Samantha Altenau is one of five women performing at the upcoming Salon on Jan. 23. Courtesy photo

“At its linguistic root, the word ‘courage’ comes from the word ‘heart’ — an invitation to meet what is most difficult in our lives with our hearts flung wide and willing to risk. And ‘strength,’ in my experience, can be a paradox. The more vulnerable I am, the more open; the more I notice other people say to me, ‘You’re so strong.’” Thus defines Western Slope Poet Laureate (2015-2017) Rosemerry Wahtola Trommer the themes for an upcoming Salon at The Launchpad. It’s the first in over two years and promises to impress.

The Salon Series, founded in Philadelphia by Andrea Clearfield in 1986, surfaced in the Roaring Fork Valley in 2012 thanks to a partnership with Michele Kiley and Justice Snow’s, a former Aspen restaurant. The concept, blending diverse forms of artistic expression, then jumped to Carbondale with help from co-curator Alya Howe.

“At the beginning of this new year, I believe we need inspiration, courage and strength to meet together the challenges that lie ahead,” wrote Alya Howe in a press release. This is the first intentionally all-female Salon in the series’ history, and most of the participants met Howe through yoga.

“Courage and strength are very important in my daily life,” said Stéphanie Ortega Waltman. Prior to the pandemic, she was performing with Cirque du Soleil’s show called Corteo. “I’ve had to find the courage to face my career, realizing everything was gone [and] find the strength to come back to what I love the most,” she told The Sopris Sun. After two patient years, she looks forward to rejoining Corteo for an international tour.

Ortega Waltman will give the Salon’s audience a glimpse into her work with “the suspended pole,” albeit in a more stationary fashion than with Cirque du Soleil.

Erica Ogihara, one of five AmeriCorps Music Fellows teaching in local schools, will treat audiences to cello preludes by Bach and Gubaidulina. “To be an artist in itself is an act of courage and determination,” she told us. “One must always have conviction in their voice and execution of their ideas.”

Ogihara was finishing the first year of her master’s degree at Juilliard when the pandemic hit. “As concert halls closed, social interaction became confined to a computer screen, and tensions rose in streets and apartments alike,” she said. “I looked within myself for inspiration.”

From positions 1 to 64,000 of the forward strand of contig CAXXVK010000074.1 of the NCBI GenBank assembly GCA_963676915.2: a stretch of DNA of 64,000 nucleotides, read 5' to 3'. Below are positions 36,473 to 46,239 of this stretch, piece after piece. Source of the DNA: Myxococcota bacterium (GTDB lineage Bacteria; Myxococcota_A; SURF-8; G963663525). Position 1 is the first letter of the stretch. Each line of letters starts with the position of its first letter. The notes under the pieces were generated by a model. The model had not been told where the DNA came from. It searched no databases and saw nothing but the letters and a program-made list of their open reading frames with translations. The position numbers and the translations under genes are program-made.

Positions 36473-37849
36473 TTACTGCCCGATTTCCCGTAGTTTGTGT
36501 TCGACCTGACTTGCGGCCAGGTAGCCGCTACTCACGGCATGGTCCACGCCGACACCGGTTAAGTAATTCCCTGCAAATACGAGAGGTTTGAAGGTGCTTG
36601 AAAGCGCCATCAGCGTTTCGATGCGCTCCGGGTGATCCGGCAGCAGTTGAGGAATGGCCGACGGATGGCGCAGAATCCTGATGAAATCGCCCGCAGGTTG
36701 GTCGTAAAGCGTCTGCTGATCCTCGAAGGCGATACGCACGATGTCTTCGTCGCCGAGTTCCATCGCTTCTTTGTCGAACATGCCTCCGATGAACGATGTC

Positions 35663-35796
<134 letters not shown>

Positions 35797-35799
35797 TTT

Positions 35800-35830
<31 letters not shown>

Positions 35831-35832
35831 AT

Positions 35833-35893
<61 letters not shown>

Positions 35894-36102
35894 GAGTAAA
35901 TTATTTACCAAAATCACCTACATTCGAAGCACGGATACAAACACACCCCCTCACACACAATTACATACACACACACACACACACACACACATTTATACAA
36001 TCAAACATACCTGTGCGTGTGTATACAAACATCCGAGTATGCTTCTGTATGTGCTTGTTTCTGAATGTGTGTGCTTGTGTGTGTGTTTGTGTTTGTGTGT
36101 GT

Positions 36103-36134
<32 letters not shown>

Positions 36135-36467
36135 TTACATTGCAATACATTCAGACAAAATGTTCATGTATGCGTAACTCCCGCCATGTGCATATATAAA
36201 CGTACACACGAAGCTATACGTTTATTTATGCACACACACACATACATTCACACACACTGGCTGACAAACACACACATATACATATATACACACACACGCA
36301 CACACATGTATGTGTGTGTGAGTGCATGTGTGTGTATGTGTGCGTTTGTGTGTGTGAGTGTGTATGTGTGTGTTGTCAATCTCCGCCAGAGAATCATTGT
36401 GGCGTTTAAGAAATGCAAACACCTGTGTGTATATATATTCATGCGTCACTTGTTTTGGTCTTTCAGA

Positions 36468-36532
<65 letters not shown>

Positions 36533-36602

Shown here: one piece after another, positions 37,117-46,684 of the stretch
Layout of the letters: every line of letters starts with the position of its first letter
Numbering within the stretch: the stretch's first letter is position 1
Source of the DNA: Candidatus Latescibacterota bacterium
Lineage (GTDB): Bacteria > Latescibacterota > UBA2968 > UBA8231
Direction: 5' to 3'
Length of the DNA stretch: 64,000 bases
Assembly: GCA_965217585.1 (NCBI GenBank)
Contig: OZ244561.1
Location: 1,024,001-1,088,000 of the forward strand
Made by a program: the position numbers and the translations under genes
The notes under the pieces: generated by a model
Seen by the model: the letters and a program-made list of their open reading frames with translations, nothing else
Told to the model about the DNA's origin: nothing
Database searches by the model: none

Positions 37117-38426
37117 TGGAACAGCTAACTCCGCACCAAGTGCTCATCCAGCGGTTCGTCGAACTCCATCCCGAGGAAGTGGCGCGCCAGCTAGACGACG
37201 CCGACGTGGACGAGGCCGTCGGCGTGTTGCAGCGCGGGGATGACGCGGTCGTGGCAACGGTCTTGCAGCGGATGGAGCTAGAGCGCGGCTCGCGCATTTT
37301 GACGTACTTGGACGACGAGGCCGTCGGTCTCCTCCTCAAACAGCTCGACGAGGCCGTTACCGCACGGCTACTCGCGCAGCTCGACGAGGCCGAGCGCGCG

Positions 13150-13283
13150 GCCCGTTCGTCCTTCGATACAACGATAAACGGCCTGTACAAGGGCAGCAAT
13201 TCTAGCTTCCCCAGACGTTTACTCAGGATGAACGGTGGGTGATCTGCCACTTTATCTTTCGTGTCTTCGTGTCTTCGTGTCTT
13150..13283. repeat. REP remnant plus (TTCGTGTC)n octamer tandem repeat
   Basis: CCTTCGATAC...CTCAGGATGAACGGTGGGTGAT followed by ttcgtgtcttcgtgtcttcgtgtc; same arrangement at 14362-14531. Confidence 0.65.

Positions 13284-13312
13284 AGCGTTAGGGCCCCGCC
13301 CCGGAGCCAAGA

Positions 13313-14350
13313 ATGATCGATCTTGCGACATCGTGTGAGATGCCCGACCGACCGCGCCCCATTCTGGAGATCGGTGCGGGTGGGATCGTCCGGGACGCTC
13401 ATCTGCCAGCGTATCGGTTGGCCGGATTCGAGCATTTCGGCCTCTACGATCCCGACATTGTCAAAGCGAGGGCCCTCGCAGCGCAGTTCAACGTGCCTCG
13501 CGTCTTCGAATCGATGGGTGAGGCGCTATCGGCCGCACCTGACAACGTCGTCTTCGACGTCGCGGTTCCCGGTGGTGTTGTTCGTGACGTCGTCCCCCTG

Poet Wahtola Trommer, quoted earlier, will be doing what poets do best: conveying the seemingly unspeakable, somehow, in words. She’s known her calling since the fourth grade, “because poetry was fun. Because it was playful and creative and opened doors I didn’t know were there.”

Wahtola Trommer will open up about the loss of her son, asking that the audience meet her in that vulnerable place. “My way has been to turn toward grief, to meet it again and again and again and see what it has to teach me. The five months since my son Finn’s death by choice — followed by my father’s natural death — have been the most important, life-honoring, death-honoring, love-affirming, transformative times of my life. I have been rewired, rewritten, remade.”

Her blog ( has featured a new poem every day since 49 days after her son’s death. She wrote of Howe, “I am ever in awe of her communal vision, of her ability to curate and find the message that most wants to be heard.”

Writer Michelle Marchildon will present “How to Make a Comeback When You Haven’t Gone Anywhere.”

“I always knew I would write a book,” she told The Sopris Sun, “it just took forever. First, I had to support myself. I chose journalism as a way to put pen to paper, or fingers to a keyboard, but I knew I was still sidestepping the thing I needed to do. Then life, love, marriage and a baby (or two) in a baby carriage, as the nursery rhyme goes. What also went was a single minute to myself for many years.”

She looks forward to the warmth generated between an audience and the stage. “Community is the best medicine, especially after being isolated for so long. I am looking forward to being with others who often work in the quiet, dark places of both our minds and our homes. It’s time to be in the light and with each other.”

The fifth performer, Samantha Altenau, helped to found DanceAspen, where she now works as a dancer and program director. According to a recent Aspen Daily News feature, she “plans to demonstrate her creative process behind choreographing new work … providing the audience insight into her sourcing and storytelling through bodily movement.”

The show, at 5 p.m. on Sunday, Jan. 23, is already sold out. Thankfully, there will be a live stream on Facebook accessible at